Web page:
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Hemorrhoid Normally, do people have anal cushion? Yes Within the normal anal canal exist specialized, highly vascularized “cushions” forming discrete.

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Presentation on theme: "Hemorrhoid Normally, do people have anal cushion? Yes Within the normal anal canal exist specialized, highly vascularized “cushions” forming discrete."— Presentation transcript:

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3 Hemorrhoid

4 Normally, do people have anal cushion?
Yes Within the normal anal canal exist specialized, highly vascularized “cushions” forming discrete masses of thick submucosa containing blood vessels, smooth muscle, and elastic and connective tissue These structures aid in anal continence

5 When would we call them ‘hemorrhoids’?
Abnormal Cause symptoms Downward sliding of anal cushions associated with gravity Straining Irregular bowel habits.

6 How do hemorrhoids come?
The cause of hemorrhoids remains unknown

7 How could we diagnose ‘hemorrhoid’?
History Physical examination Endoscopy

8 History Dripping or even squirting of blood in the toilet bowl
Chronic occult bleeding leading to anemia is rare, and other causes of anemia must be excluded

9 History (cont’d) Prolapse Pain?
below the dentate line area can occur, especially with straining, and may lead to mucus and fecal leakage and pruritus Pain? is not usually associated with uncomplicated hemorrhoids but more often with fissure, abscess, or external hemorrhoidal thrombosis

10 Hemorrhoids can be divided to?
External Internal

11 Anatomy The dentate line represents a visually identifiable border between the more distal squamous mucosa and a transitional area of squamous and nonsquamous mucosa. The adjacent nonsquamous lining can consist of either transitional (urothelium-like) or rectal glandular mucosa

12 Internal External Pain? -> Thrombosed Pain? -> painless
Bright red bleeding Prolapse associated with defecation Internal External Anoderm Swell, discomfort, difficult hygiene Pain? -> Thrombosed

13 How are Internal hemorrhoid classified?
Extent of prolapse

14 A:Thrombosed external B:First-degree internal viewed through anoscope C:Second-degree internal prolapsed, reduced spontaneously D:Third-degree internal prolapsed, requiring manual reduction E:Fourth-degree strangulated internal and thrombosed external External hemorrhoids are covered with anoderm and are distal to the dentate line; they may swell, causing discomfort and difficult hygiene, but cause severe pain only if actually thrombosed The physical examination should include inspection during straining, preferably on a commode; digital rectal examination; and anoscopy Reference : Sabiston Textbook of Surgery, 18th Edition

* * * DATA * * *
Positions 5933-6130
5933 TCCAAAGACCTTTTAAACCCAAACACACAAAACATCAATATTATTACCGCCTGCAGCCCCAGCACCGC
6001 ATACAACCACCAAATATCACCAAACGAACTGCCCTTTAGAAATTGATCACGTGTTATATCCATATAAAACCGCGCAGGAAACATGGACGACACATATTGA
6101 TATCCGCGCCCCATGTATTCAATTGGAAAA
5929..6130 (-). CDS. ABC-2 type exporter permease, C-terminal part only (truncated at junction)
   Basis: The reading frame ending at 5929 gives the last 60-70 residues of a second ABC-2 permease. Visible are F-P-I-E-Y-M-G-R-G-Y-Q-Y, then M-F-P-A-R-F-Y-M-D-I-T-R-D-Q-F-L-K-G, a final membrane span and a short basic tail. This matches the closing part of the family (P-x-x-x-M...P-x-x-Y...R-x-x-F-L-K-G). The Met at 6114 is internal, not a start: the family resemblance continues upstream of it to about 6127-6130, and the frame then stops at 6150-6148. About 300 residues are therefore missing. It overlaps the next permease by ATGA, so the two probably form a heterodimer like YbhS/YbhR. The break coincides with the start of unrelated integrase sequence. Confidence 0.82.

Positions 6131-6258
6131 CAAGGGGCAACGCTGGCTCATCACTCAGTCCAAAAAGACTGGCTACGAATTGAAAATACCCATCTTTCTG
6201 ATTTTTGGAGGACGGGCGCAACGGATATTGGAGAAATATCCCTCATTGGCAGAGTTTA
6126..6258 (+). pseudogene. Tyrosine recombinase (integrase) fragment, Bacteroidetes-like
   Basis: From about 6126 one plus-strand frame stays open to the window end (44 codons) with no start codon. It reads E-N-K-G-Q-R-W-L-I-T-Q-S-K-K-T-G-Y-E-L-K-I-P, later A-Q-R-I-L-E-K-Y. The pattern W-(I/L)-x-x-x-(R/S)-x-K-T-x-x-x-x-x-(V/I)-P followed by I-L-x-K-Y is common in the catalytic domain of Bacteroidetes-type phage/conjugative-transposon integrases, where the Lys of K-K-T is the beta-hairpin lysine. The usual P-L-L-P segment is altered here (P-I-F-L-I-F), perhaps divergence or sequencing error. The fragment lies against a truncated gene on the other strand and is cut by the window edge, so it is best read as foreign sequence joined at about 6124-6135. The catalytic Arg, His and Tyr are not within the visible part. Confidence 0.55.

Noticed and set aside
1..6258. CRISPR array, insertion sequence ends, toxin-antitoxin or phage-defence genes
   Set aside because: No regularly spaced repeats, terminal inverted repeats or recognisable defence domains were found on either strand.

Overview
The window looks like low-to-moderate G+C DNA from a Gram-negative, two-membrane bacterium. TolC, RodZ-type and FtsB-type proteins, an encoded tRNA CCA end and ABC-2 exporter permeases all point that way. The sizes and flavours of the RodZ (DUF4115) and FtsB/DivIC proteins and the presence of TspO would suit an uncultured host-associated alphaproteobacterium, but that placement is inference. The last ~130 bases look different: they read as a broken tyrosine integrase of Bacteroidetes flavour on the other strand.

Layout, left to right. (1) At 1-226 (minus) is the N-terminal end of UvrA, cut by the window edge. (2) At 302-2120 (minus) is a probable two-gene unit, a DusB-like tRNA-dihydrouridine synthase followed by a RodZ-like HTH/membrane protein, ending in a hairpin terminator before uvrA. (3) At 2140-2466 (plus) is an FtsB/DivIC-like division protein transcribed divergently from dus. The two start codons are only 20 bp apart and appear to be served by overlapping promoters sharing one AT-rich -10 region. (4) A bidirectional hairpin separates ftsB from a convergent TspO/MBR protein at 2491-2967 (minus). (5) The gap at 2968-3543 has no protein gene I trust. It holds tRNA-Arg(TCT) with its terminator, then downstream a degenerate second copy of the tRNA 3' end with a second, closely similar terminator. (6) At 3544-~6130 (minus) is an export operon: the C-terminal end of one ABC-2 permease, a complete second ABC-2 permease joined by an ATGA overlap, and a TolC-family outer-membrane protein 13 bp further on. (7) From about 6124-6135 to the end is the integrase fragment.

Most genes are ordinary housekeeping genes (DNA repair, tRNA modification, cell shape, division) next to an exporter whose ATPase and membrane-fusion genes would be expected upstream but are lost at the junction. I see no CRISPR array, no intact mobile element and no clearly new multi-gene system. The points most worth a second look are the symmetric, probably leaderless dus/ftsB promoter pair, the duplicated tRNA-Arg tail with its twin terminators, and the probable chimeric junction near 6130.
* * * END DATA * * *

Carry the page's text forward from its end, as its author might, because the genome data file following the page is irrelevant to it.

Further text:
15 Usefulness Digital examination -> assess
internal and external hemorrhoidal disease anal canal tone exclusion of other lesions, especially low rectal or anal canal neoplasms Virtually all anorectal symptoms are ascribed to “hemorrhoids” , anorectal pathologies be considered and excluded

16 Anoscopy Definitive examination
Flexible proctosigmoidoscopy should always be added to exclude proximal inflammation or neoplasia Colonoscopy or barium enema should be added if the hemorrhoidal disease is unimpressive, the history is somewhat uncharacteristic, or the patient is older than 40 years or has risk factors for colon cancer, such as a family history

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18 Treatment Depending on degree of disease, treatment falls into two main categories: nonsurgical and hemorrhoidectomy.

19 Dietary modifications Second degree
GRADE SYMPTOMS AND SIGNS MANAGEMENT First degree Bleeding; no prolapse Dietary modifications Second degree Prolapse with spontaneous reduction Rubber band ligation Bleeding, seepage Coagulation Third degree Prolapse requiring digital reduction Surgical hemorrhoidectomy Fourth degree Prolapsed, cannot be reduced Strangulated Urgent hemorrhoidectomy Seepage(ซึม) Dietary modifications include increasing consumption of fiber, bran(ธัญพืช), or psyllium and water. Dietary modifications are always appropriate for the management of hemorrhoids, if not for acute care then for chronic management, and for prevention of recurrence after banding and/or surgery. Even though all patients should be counseled on dietary and fiber recommendations, patients with prolapse and internal plus external hemorrhoids benefit from additional interventions. Reference : Sabiston Textbook of Surgery, 18th Edition

20 Dietary modifications
Dietary modifications are always appropriate for the management of hemorrhoids, if not for acute care then for chronic management, and for prevention of recurrence after banding and/or surgery.

21 Nonsurgical Rx Simple measures better local hygiene
avoidance of excessive straining better dietary habits supplemented by medication to keep stools soft, formed, and regular Symptoms of bleeding but not prolapse can be significantly reduced over a period of 30 to 45 days with the use of fiber supplements A wide array of fiber supplements are now available over the counter.